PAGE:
Taming, slowing and trapping atoms with light
Cold is quantum, Quantum is cool!
Multicolored lasers for a variety of different atoms
Keeping our eyes on the quantum
High technology for great science
Join our ultracool group!

Welcome to the website of the Ultracold Quantum Gases group at the European Laboratory for Nonlinear Spectroscopy (LENS) and Department of Physics and Astronomy of the University of Florence (Italy). In our labs we use lasers and magnetic fields to produce the lowest temperatures of the Universe, just a few billionths of a degree above absolute zero...

At these temperatures, atoms stop moving and we can control them for a variety of different fundamental studies and applications. We can force atoms to arrange according to a periodic structure and simulate the behavior of crystalline solids and new materials. We can use the atoms as ultra-high accurate sensors to probe forces with the power of quantum mechanics. We can study how quantum particles combine together under the action of strong interactions and how superfluidity develops. We can use these ultracold atoms to process information and develop new quantum technologies.

Dress warmly and... follow us for this ultracold journey!


We have realized a double-species Bose-Einstein Condensate of 87Rb-41K both in the F=2, mF=2 hyperfine states. The preparation of the superfluid mixtures involves different cooling stages. After a double-MOT phase we transfer the mixture in a magnetic quadrupole field where Rb is evaporated by a microwave radiation resonant on the (F=2, mF=2) - (F=1, mF=1) transition while K is sympathetically cooled by thermal contact with Rb. When the temperature is low enough, we transfer the mixture in a crossed optical trap through an intermediate stage of a hybrid magneto-optical trapping potential. The last stage of cooling is performed by pure optical evaporation in the crossed optical potential. At the end of our typical experimental runs we produce pure condensates of 6×104 atoms for both atomic species.

Laser cooling based on dark states, i.e. states decoupled from light, has proven to be effective to increase the phasespace density of cold trapped atoms. Dark-states cooling requires open atomic transitions, in contrast to the ordinary laser cooling used for example in magneto-optical traps (MOTs), which operate on closed atomic transitions. For alkali atoms, dark-states cooling is therefore commonly operated on the D1 transition nS1/2 → nP1/2. We show that, for 87Rb, thanks to the large hyperfine structure separations the use of this transition is not strictly necessary and that “quasi-dark state” cooling is efficient also on the D2 line, 5S1/2 → 5P1/2. We report temperatures as low as (4.0 ± 0.3) μK and an increase of almost an order of magnitude in the phase space density with respect to ordinary laser sub-Doppler cooling.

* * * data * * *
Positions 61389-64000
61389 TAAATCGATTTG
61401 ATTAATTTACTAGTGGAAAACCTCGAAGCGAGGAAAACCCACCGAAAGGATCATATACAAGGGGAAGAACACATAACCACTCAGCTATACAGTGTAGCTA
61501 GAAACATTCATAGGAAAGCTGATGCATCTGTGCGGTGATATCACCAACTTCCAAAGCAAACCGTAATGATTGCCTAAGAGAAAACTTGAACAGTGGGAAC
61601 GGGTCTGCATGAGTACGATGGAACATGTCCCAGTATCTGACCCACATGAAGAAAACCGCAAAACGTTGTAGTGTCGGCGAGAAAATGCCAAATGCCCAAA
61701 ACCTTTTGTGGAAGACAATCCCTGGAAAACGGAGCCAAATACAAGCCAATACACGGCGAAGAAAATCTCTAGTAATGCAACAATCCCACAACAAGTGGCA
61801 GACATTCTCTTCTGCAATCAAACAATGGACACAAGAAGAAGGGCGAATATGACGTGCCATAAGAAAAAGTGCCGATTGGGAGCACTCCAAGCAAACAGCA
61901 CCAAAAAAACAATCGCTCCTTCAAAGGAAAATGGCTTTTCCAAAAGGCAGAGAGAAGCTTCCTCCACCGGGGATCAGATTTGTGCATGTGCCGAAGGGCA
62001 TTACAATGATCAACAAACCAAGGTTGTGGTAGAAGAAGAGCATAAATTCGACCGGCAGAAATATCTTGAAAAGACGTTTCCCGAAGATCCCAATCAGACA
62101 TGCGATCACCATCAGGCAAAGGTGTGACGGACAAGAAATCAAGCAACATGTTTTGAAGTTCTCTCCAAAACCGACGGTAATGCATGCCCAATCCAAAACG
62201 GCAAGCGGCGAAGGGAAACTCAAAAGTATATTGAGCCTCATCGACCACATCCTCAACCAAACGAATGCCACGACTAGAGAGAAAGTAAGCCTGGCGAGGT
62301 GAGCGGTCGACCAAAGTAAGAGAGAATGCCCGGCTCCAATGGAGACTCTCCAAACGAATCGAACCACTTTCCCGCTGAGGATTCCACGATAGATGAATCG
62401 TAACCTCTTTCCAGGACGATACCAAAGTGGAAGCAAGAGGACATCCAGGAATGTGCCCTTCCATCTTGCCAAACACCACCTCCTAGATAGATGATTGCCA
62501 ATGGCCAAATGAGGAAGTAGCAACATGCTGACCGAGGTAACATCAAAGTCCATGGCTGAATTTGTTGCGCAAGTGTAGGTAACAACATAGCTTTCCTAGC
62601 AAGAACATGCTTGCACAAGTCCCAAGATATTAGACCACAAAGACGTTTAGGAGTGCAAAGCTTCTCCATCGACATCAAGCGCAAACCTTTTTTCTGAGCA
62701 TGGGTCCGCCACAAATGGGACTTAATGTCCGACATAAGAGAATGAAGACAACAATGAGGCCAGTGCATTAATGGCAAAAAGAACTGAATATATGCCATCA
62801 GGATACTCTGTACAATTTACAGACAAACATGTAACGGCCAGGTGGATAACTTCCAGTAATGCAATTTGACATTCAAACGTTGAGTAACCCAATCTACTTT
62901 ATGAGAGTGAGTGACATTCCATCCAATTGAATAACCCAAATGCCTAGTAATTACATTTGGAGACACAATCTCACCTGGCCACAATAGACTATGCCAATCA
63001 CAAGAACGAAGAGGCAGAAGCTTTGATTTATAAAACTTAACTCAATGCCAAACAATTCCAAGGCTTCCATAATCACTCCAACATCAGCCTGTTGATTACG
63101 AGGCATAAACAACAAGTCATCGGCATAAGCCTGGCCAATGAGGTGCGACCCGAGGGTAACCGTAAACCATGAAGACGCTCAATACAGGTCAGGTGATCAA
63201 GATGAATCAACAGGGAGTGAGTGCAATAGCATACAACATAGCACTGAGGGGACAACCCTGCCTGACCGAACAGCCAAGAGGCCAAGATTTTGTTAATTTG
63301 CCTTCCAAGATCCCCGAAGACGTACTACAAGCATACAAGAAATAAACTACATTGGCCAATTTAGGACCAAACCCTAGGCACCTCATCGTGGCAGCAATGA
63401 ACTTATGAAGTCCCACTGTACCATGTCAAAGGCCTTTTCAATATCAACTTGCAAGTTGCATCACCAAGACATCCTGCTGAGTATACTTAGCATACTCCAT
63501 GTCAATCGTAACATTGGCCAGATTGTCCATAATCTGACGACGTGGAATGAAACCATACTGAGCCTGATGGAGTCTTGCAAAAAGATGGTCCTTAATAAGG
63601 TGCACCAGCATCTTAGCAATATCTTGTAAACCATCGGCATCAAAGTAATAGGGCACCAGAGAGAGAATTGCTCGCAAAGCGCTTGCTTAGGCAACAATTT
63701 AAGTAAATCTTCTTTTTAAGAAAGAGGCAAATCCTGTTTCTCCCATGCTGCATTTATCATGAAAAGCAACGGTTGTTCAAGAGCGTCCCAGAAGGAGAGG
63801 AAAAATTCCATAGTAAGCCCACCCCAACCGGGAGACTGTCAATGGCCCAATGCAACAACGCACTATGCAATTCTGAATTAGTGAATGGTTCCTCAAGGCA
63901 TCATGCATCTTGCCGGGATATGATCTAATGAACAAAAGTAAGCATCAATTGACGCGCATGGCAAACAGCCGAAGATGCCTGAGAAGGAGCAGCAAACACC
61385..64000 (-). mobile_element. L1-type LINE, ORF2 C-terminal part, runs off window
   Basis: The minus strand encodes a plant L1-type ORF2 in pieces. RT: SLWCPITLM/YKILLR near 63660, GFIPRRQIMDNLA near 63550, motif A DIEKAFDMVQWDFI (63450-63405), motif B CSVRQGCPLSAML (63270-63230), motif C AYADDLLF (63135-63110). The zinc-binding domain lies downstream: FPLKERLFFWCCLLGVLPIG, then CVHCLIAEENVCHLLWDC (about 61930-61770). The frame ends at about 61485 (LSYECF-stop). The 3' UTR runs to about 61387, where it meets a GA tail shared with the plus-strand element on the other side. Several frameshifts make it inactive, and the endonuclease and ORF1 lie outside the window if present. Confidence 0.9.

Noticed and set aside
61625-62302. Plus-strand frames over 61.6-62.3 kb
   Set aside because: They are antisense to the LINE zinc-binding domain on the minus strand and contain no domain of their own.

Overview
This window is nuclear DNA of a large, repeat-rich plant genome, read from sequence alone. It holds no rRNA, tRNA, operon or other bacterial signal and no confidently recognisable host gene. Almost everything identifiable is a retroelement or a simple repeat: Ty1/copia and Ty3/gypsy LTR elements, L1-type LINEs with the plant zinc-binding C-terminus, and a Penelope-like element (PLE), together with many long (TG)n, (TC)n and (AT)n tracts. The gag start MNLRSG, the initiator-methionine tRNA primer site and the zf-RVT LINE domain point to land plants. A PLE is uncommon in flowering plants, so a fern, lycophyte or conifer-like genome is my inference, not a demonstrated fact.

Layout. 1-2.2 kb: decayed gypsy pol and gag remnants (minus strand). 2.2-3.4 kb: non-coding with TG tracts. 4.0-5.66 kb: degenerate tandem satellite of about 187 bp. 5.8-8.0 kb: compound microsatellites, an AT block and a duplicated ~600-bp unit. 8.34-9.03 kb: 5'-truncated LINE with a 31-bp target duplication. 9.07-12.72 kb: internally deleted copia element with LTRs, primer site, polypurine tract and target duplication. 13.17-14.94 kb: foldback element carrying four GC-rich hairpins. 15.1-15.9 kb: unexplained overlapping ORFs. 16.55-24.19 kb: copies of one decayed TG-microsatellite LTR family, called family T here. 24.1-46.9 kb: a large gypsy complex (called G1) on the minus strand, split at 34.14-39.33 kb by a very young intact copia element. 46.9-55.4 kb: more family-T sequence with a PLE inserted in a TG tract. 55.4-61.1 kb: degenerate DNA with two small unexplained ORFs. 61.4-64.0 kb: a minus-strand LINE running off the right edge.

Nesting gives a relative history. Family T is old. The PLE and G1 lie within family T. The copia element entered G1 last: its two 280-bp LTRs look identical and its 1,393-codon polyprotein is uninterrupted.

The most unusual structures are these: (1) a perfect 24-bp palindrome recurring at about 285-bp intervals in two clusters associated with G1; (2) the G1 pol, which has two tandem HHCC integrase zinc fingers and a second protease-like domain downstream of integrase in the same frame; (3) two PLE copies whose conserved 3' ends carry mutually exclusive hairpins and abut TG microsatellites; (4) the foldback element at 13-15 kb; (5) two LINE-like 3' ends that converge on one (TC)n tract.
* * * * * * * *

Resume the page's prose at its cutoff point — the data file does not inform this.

S. Rosi, et al.
Λ -enhanced grey molasses on the D2 transition of Rubidium-87 atoms
Sci. Rep. 8, 1301 (2018)

We study the emergence of dissipation in an atomic Josephson junction between weakly coupled superfluid Fermi gases. We find that vortex-induced phase slippage is the dominant microscopic source of dissipation across the BEC–BCS crossover. We explore different dynamical regimes by tuning the bias chemical potential between the two superfluid reservoirs. For small excitations, we observe dissipation and phase coherence to coexist, with a resistive current followed by well-defined Josephson oscillations. We link the junction transport properties to the phase-slippage mechanism, finding that vortex nucleation is primarily responsible for the observed trends of the conductance and critical current. For large excitations, we observe the irreversible loss of coherence between the two superfluids, and transport cannot be described only within an uncorrelated phase-slip picture. Our findings open new directions for investigating the interplay between dissipative and superfluid transport in strongly correlated Fermi systems, and general concepts in out-of-equilibrium quantum systems.

A. Burchianti, et al.,
Connecting Dissipation and Phase Slips in a Josephson Junction between Fermionic Superfluids
Phys. Rev. Lett. 120, 025302 (2018)

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Seminars & Events

Fermi Colloqium by Prof. Wolfgang Ketterle:
New forms of matter with ultracold atoms: superfluids, supersolids and more,
h. 11.30 Querzoli room, LENS.
Prof. Wolfgang Ketterle will give a lecture for students and everyone else interested on the topic:
Superfluid Bose and Fermi gases,
h. 15.00 Room 25, Blocco Aule.
Seminar by Prof. Arno Rauschenbeutel:
Chiral Quantum Optics,
h. 11.00 Querzoli room, LENS.
Seminar by Prof. Maarten Hoogerland:
Atomtronics and cavity QED experiments in Auckland,
h. 11.30 Querzoli room, LENS.
The LENS QuantumGases group is glad to welcome in Florence Prof. Randall Hulet from Rice University. Prof. Hulet will be our guest for one month until mid July.
20 & 21.04.2017
QUIC Project Meeting
See detailed program
Querzoli room, LENS.
Seminar by Prof. Nick Proukakis:
Non-Equilibrium Dynamics in Quantum Gases,
h. 11.00 Querzoli room, LENS.
Seminar by Prof. David Clément:
Momentum-resolved investigation of the condensate depletion in interacting Bose gases,
h. 15.00 Querzoli room, LENS.
Seminar by Dr. Carmine Ortix:
Symmetry-protected topological insulators in one-dimension,
h. 12.00 Querzoli room, LENS.